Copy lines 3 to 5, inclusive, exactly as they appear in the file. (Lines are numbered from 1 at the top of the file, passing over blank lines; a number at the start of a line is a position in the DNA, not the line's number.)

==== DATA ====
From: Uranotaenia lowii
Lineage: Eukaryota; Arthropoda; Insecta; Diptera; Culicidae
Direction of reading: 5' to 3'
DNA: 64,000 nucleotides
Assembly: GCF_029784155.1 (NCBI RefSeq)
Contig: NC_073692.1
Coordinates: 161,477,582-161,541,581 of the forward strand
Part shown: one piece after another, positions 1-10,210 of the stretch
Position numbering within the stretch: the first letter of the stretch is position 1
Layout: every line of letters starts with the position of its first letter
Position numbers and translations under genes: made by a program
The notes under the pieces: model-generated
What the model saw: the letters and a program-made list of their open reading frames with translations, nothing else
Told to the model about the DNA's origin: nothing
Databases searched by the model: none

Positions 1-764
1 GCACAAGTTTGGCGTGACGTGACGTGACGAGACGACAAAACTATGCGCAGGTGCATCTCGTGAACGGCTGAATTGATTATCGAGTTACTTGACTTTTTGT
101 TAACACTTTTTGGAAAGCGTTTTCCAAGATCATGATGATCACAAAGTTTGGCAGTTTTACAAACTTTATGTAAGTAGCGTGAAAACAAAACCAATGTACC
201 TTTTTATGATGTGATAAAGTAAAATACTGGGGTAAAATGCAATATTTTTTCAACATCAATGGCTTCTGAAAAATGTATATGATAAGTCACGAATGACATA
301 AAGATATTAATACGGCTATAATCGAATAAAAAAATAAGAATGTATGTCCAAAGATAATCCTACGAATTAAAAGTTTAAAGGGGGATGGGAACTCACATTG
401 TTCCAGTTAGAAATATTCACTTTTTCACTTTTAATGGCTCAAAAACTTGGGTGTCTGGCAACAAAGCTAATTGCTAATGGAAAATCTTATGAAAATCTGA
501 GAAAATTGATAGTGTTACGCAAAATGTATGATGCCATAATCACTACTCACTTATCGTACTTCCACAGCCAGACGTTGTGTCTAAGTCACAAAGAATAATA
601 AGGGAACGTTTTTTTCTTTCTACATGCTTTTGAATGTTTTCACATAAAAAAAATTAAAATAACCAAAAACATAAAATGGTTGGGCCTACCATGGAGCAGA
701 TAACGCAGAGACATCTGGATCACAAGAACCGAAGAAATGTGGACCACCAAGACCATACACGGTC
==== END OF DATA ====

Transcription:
Direction of reading: 5' to 3'
DNA: 64,000 nucleotides
Assembly: GCF_029784155.1 (NCBI RefSeq)